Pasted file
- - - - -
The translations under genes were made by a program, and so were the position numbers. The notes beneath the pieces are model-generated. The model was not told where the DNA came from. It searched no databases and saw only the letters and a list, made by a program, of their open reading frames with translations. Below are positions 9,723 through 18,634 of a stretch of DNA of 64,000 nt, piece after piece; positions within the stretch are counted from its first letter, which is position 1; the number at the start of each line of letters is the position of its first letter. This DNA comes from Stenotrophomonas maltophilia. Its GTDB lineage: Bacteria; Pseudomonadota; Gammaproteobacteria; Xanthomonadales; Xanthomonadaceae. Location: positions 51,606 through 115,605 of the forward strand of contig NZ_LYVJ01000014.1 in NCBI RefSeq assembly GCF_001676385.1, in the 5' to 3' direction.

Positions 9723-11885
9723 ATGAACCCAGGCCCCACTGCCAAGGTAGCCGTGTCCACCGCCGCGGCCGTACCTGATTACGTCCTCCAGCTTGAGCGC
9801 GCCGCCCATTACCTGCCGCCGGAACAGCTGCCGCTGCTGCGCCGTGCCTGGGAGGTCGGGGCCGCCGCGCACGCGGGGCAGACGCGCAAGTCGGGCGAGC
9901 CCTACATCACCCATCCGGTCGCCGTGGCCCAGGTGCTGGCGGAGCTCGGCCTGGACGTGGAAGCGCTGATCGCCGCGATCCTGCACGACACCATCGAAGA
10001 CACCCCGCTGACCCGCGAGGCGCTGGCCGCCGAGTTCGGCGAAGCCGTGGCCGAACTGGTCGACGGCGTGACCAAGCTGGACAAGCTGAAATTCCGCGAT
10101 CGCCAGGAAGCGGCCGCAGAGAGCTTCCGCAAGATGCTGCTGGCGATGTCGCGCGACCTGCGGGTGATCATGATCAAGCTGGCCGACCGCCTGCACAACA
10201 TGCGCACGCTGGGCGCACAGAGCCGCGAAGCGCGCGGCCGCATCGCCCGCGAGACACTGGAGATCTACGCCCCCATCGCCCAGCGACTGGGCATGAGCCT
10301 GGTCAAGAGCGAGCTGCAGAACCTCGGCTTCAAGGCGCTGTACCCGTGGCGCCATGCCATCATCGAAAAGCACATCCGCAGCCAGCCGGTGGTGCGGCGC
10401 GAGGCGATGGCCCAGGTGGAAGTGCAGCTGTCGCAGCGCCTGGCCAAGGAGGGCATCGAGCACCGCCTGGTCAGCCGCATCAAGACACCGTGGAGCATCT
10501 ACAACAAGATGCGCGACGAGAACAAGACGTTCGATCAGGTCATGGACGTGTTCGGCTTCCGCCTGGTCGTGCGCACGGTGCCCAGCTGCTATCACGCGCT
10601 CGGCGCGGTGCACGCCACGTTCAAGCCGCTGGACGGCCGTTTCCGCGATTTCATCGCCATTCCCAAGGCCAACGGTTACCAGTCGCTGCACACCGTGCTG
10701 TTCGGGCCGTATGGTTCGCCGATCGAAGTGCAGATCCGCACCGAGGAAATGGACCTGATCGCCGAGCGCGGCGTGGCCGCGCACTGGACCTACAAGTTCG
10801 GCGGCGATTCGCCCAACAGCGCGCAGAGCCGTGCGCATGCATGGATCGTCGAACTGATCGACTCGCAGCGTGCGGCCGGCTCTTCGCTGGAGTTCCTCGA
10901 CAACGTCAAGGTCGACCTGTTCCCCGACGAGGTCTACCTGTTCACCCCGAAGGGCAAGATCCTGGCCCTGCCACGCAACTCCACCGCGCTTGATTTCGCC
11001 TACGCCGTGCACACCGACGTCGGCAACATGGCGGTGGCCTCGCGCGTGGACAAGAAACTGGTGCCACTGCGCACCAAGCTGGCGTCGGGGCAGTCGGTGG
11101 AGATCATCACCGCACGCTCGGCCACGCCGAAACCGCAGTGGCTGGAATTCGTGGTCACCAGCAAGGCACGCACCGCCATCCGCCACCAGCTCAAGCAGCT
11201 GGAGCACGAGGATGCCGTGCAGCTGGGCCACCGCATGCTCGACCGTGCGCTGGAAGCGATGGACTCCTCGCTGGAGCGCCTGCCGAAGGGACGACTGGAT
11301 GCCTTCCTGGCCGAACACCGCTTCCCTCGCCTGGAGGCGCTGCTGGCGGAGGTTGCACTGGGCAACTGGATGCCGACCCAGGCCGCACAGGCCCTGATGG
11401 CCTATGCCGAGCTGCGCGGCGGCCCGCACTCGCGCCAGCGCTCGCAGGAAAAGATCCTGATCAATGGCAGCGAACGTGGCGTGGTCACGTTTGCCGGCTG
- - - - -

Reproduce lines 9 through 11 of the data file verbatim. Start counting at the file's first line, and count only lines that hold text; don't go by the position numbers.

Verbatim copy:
10301 GGTCAAGAGCGAGCTGCAGAACCTCGGCTTCAAGGCGCTGTACCCGTGGCGCCATGCCATCATCGAAAAGCACATCCGCAGCCAGCCGGTGGTGCGGCGC
10401 GAGGCGATGGCCCAGGTGGAAGTGCAGCTGTCGCAGCGCCTGGCCAAGGAGGGCATCGAGCACCGCCTGGTCAGCCGCATCAAGACACCGTGGAGCATCT
10501 ACAACAAGATGCGCGACGAGAACAAGACGTTCGATCAGGTCATGGACGTGTTCGGCTTCCGCCTGGTCGTGCGCACGGTGCCCAGCTGCTATCACGCGCT